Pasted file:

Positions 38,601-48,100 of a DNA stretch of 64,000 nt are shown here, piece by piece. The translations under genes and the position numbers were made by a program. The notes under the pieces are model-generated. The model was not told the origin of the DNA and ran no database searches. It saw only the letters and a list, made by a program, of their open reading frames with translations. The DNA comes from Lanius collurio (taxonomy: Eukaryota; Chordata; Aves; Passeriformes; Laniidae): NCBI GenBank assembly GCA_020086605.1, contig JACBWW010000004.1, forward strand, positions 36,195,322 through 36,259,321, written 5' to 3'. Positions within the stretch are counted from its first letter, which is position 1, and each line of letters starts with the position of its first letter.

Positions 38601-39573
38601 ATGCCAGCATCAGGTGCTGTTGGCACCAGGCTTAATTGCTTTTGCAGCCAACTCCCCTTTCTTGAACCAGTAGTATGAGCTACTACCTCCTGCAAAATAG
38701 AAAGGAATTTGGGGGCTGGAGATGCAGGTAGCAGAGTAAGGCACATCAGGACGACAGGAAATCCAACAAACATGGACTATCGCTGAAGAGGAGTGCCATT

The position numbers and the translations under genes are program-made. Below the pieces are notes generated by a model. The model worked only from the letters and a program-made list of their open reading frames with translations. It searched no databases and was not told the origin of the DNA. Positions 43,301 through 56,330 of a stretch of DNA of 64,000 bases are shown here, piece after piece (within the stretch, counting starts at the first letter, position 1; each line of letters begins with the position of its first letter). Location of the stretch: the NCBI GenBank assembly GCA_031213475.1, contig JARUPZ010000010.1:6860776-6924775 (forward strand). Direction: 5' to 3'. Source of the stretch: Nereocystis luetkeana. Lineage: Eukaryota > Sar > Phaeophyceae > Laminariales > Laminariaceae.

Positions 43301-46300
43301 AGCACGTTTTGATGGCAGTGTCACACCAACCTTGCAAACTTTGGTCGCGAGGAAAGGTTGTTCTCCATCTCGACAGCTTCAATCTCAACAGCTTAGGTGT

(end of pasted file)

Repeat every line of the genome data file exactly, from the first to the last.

Positions 38,601-48,100 of a DNA stretch of 64,000 nt are shown here, piece by piece. The translations under genes and the position numbers were made by a program. The notes under the pieces are model-generated. The model was not told the origin of the DNA and ran no database searches. It saw only the letters and a list, made by a program, of their open reading frames with translations. The DNA comes from Lanius collurio (taxonomy: Eukaryota; Chordata; Aves; Passeriformes; Laniidae): NCBI GenBank assembly GCA_020086605.1, contig JACBWW010000004.1, forward strand, positions 36,195,322 through 36,259,321, written 5' to 3'. Positions within the stretch are counted from its first letter, which is position 1, and each line of letters starts with the position of its first letter.

Positions 38601-39573
38601 ATGCCAGCATCAGGTGCTGTTGGCACCAGGCTTAATTGCTTTTGCAGCCAACTCCCCTTTCTTGAACCAGTAGTATGAGCTACTACCTCCTGCAAAATAG
38701 AAAGGAATTTGGGGGCTGGAGATGCAGGTAGCAGAGTAAGGCACATCAGGACGACAGGAAATCCAACAAACATGGACTATCGCTGAAGAGGAGTGCCATT

The position numbers and the translations under genes are program-made. Below the pieces are notes generated by a model. The model worked only from the letters and a program-made list of their open reading frames with translations. It searched no databases and was not told the origin of the DNA. Positions 43,301 through 56,330 of a stretch of DNA of 64,000 bases are shown here, piece after piece (within the stretch, counting starts at the first letter, position 1; each line of letters begins with the position of its first letter). Location of the stretch: the NCBI GenBank assembly GCA_031213475.1, contig JARUPZ010000010.1:6860776-6924775 (forward strand). Direction: 5' to 3'. Source of the stretch: Nereocystis luetkeana. Lineage: Eukaryota > Sar > Phaeophyceae > Laminariales > Laminariaceae.

Positions 43301-46300
43301 AGCACGTTTTGATGGCAGTGTCACACCAACCTTGCAAACTTTGGTCGCGAGGAAAGGTTGTTCTCCATCTCGACAGCTTCAATCTCAACAGCTTAGGTGT